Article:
Processing of Extreme Moving-Object Update and Query Workloads in Main Memory

Research output: Contribution to journalJournal articleResearchpeer-review

13 Citations (Scopus)

Abstract

The efficient processing of workloads that interleave moving-object updates and queries is challenging. In addition to the conflicting needs for update-efficient versus query-efficient data structures, the increasing parallel capabilities of multi-core processors yield challenges. To prevent concurrency anomalies and to ensure correct system behavior, conflicting update and query operations must be serialized. In this setting, it is a key concern to avoid that operations are blocked, which leaves processing cores idle.

To enable efficient processing, we first examine concurrency degrees from traditional transaction processing in the context of our target domain and propose new semantics that enable a high degree of parallelism and ensure up-to-date query results. We define the new semantics for range and k-nearest neighbor queries. Then we present a main-memory indexing technique called PGrid that implements the proposed semantics as well as two other variants supporting different semantics. This enables us to quantify the effects different degrees of consistency have on performance. We also present an alternative time-partitioning approach. Empirical studies with the above and three existing proposals conducted on modern processors show that our proposals scale near-linearly with the number of hardware threads and
thus are able to benefit from increasing on-chip parallelism.
Original languageEnglish
JournalThe VLDB Journal
Volume23
Issue number5
Pages (from-to)817-841
Number of pages25
ISSN1066-8888
DOIs
Publication statusPublished - Oct 2014

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Semantics
Data storage equipment
Processing
Data structures
Hardware

Keywords

  • Spatio-temporal indexing
  • Thread-level parallelism
  • Concurrency

Cite this

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title = "Processing of Extreme Moving-Object Update and Query Workloads in Main Memory",
abstract = "The efficient processing of workloads that interleave moving-object updates and queries is challenging. In addition to the conflicting needs for update-efficient versus query-efficient data structures, the increasing parallel capabilities of multi-core processors yield challenges. To prevent concurrency anomalies and to ensure correct system behavior, conflicting update and query operations must be serialized. In this setting, it is a key concern to avoid that operations are blocked, which leaves processing cores idle.To enable efficient processing, we first examine concurrency degrees from traditional transaction processing in the context of our target domain and propose new semantics that enable a high degree of parallelism and ensure up-to-date query results. We define the new semantics for range and k-nearest neighbor queries. Then we present a main-memory indexing technique called PGrid that implements the proposed semantics as well as two other variants supporting different semantics. This enables us to quantify the effects different degrees of consistency have on performance. We also present an alternative time-partitioning approach. Empirical studies with the above and three existing proposals conducted on modern processors show that our proposals scale near-linearly with the number of hardware threads andthus are able to benefit from increasing on-chip parallelism.",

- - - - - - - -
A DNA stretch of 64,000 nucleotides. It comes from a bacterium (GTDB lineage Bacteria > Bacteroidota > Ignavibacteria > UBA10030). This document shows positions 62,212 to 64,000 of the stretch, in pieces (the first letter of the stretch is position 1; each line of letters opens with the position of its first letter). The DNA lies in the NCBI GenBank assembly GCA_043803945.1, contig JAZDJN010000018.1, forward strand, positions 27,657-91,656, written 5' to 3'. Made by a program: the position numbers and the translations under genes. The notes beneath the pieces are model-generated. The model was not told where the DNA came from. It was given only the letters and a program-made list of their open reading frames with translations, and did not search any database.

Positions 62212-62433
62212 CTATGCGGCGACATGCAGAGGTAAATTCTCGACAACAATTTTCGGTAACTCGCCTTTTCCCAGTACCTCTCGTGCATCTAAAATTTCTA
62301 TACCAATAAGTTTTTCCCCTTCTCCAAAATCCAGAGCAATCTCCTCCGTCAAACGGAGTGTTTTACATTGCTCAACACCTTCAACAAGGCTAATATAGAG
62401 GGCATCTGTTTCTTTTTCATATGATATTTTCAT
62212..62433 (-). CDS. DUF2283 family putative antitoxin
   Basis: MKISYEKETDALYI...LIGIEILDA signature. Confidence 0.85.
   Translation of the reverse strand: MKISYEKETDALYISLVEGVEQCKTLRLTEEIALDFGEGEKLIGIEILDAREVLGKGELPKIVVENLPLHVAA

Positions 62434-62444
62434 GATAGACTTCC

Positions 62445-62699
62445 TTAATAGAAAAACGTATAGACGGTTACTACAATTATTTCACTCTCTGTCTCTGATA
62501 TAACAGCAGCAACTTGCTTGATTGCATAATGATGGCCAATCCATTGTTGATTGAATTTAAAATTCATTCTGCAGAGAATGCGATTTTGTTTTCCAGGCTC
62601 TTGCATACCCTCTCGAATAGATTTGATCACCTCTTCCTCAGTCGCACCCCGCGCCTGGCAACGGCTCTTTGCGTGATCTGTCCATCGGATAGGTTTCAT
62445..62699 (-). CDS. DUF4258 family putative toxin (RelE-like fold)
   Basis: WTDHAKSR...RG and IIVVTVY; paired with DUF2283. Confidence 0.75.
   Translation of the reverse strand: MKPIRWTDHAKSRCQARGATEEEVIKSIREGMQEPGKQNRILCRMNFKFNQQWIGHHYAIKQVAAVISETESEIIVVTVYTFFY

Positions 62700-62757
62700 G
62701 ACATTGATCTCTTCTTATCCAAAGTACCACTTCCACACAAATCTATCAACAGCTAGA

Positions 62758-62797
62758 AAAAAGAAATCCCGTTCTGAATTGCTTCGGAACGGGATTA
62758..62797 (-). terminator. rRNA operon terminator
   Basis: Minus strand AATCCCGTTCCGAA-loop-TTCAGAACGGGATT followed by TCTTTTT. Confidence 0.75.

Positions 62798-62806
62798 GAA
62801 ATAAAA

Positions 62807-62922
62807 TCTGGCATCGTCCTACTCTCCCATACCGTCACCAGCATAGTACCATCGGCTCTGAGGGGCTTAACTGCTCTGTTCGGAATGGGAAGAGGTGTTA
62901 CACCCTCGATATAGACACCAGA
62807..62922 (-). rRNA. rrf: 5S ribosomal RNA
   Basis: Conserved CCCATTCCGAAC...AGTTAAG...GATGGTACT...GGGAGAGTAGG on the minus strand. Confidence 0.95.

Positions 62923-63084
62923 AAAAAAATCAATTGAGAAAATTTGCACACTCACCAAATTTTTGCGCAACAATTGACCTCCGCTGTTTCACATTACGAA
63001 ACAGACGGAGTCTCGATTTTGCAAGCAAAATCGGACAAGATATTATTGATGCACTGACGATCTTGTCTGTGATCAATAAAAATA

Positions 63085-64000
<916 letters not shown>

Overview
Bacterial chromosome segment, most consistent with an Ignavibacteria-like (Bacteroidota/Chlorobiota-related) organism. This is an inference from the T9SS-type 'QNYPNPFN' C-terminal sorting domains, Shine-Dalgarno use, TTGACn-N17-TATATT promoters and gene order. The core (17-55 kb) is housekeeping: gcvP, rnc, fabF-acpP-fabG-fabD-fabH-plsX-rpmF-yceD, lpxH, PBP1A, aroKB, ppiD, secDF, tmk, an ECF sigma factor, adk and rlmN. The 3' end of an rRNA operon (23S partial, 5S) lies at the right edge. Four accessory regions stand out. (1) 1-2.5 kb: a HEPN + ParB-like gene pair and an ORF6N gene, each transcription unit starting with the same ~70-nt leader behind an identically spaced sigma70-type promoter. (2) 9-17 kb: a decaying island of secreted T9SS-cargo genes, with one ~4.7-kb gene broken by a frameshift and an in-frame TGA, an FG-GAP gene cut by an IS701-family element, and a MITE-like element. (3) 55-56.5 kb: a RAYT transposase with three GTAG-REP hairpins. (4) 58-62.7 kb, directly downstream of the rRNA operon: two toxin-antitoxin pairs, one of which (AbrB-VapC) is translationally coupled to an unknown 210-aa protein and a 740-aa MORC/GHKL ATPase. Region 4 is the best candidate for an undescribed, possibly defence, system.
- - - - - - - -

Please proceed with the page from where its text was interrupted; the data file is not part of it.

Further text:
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Processing of Extreme Moving-Object Update and Query Workloads in Main Memory. / Sidlauskas, Darius; Saltenis, Simonas; Jensen, Christian Søndergaard.

In: The VLDB Journal, Vol. 23, No. 5, 10.2014, p. 817-841.

Research output: Contribution to journalJournal articleResearchpeer-review

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AB - The efficient processing of workloads that interleave moving-object updates and queries is challenging. In addition to the conflicting needs for update-efficient versus query-efficient data structures, the increasing parallel capabilities of multi-core processors yield challenges. To prevent concurrency anomalies and to ensure correct system behavior, conflicting update and query operations must be serialized. In this setting, it is a key concern to avoid that operations are blocked, which leaves processing cores idle.To enable efficient processing, we first examine concurrency degrees from traditional transaction processing in the context of our target domain and propose new semantics that enable a high degree of parallelism and ensure up-to-date query results. We define the new semantics for range and k-nearest neighbor queries. Then we present a main-memory indexing technique called PGrid that implements the proposed semantics as well as two other variants supporting different semantics. This enables us to quantify the effects different degrees of consistency have on performance. We also present an alternative time-partitioning approach. Empirical studies with the above and three existing proposals conducted on modern processors show that our proposals scale near-linearly with the number of hardware threads andthus are able to benefit from increasing on-chip parallelism.

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